Courtesy of Gary Gordon
Gary Gordon has masterminded the lighting in David Bowie's home, J. Crew stores, and even the West Wing of the White House. Here's his advice for how to flatter your well-chosen Noguchi tables and Breuer chairs.
Q: How do you decide what kind of light you need in a space?
A: Lighting sets the mood, like music. It's up to you whether you want Mozart, Ella Fitzgerald, or Nine Inch Nails—and it depends on the activities you do there. You want the light in a living room to be ambient, because people read and watch TV there, while dining feels more intimate if the light is focused and dramatic. Kitchens need general light, so you can see your fingers while you're chopping.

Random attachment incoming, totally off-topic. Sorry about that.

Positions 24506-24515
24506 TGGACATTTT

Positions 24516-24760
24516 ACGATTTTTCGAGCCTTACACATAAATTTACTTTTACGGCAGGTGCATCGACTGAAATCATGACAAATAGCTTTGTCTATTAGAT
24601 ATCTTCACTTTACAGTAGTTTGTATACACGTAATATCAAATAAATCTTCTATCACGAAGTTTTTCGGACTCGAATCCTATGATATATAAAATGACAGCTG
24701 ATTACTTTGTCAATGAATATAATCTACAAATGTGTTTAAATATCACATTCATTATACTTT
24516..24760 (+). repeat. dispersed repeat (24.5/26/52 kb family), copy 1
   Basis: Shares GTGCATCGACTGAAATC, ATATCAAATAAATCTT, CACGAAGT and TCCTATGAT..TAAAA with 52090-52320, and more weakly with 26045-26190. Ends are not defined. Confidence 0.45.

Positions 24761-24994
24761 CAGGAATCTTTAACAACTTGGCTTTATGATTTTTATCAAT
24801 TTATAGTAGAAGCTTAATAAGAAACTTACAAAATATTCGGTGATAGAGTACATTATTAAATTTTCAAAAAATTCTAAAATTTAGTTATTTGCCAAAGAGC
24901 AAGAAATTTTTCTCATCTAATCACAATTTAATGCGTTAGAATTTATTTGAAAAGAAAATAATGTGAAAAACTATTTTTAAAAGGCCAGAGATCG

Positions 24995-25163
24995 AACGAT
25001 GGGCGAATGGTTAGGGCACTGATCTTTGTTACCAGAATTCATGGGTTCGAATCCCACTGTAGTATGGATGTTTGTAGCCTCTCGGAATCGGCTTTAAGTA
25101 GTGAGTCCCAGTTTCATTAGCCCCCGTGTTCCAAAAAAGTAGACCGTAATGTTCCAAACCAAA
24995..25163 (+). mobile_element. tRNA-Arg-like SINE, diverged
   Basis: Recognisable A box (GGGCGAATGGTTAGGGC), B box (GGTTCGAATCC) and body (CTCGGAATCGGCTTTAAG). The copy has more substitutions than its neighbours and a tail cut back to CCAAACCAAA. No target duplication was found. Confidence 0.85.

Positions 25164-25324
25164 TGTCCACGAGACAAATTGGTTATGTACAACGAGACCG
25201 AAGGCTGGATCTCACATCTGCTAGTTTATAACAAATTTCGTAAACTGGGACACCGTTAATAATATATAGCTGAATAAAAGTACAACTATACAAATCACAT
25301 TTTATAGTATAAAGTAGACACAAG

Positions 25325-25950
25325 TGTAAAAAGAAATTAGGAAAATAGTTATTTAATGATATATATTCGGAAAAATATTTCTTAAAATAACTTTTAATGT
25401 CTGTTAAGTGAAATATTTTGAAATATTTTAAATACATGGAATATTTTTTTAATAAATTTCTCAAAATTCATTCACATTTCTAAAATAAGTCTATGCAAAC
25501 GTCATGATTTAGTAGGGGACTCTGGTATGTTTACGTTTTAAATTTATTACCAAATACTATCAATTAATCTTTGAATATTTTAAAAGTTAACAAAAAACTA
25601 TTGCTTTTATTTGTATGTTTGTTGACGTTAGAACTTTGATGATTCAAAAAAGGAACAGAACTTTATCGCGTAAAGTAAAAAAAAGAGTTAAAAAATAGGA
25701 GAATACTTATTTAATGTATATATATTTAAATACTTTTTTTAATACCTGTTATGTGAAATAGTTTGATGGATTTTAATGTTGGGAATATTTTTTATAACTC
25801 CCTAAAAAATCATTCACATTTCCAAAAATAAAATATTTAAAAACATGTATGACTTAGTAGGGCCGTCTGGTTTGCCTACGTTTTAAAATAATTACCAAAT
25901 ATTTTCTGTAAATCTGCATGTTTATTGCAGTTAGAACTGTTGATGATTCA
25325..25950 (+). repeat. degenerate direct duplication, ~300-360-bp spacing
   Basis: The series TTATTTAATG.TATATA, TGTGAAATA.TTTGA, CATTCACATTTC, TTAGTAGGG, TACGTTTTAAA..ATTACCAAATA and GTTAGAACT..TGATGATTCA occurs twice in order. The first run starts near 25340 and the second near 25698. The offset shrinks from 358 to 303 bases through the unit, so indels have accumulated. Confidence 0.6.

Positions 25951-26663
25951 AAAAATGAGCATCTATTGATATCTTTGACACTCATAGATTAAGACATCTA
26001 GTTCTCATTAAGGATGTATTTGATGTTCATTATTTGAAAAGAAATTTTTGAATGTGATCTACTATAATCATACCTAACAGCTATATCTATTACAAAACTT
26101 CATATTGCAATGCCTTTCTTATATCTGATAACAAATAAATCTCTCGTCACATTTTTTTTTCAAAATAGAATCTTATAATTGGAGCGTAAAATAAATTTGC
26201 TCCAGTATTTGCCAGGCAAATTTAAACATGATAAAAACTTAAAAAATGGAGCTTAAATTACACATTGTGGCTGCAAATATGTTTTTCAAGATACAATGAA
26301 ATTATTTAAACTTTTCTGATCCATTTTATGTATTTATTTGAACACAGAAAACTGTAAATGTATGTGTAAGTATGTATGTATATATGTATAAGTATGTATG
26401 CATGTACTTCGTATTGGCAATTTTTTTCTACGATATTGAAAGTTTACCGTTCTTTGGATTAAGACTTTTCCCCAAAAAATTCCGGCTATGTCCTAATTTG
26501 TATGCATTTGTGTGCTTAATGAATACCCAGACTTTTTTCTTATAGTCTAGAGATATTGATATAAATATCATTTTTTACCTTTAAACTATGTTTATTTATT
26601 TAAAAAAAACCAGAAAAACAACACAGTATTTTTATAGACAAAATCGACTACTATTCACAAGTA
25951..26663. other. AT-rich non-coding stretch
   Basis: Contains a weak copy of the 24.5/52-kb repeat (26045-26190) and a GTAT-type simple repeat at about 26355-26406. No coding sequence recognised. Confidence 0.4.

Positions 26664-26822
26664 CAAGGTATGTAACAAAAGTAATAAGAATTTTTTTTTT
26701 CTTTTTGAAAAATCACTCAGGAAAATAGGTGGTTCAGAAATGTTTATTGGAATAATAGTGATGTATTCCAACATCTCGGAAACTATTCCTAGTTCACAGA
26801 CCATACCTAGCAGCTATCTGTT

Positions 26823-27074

Q: So which lights do what?
A: Chandeliers, pendants, track lighting, and reading lamps create focal light, while recessed fixtures and ones that bounce light off the ceiling make general light. Pendants, floor lamps, and table lamps can be used at any height as long as they have translucent shades—in white fabric or white glass—to light faces.
Q: If a room doesn't get sunlight, can you fake it?
A: You need [to mimic] two components: the sun, which you replicate indoors using focal lighting, and the sky, or general light. You have to have both, because monotonous light—like on a cloudy day—can make people listless. But focal light by itself can make people tense and uncomfortable, like they're in an interrogation room. Monica Khemsurov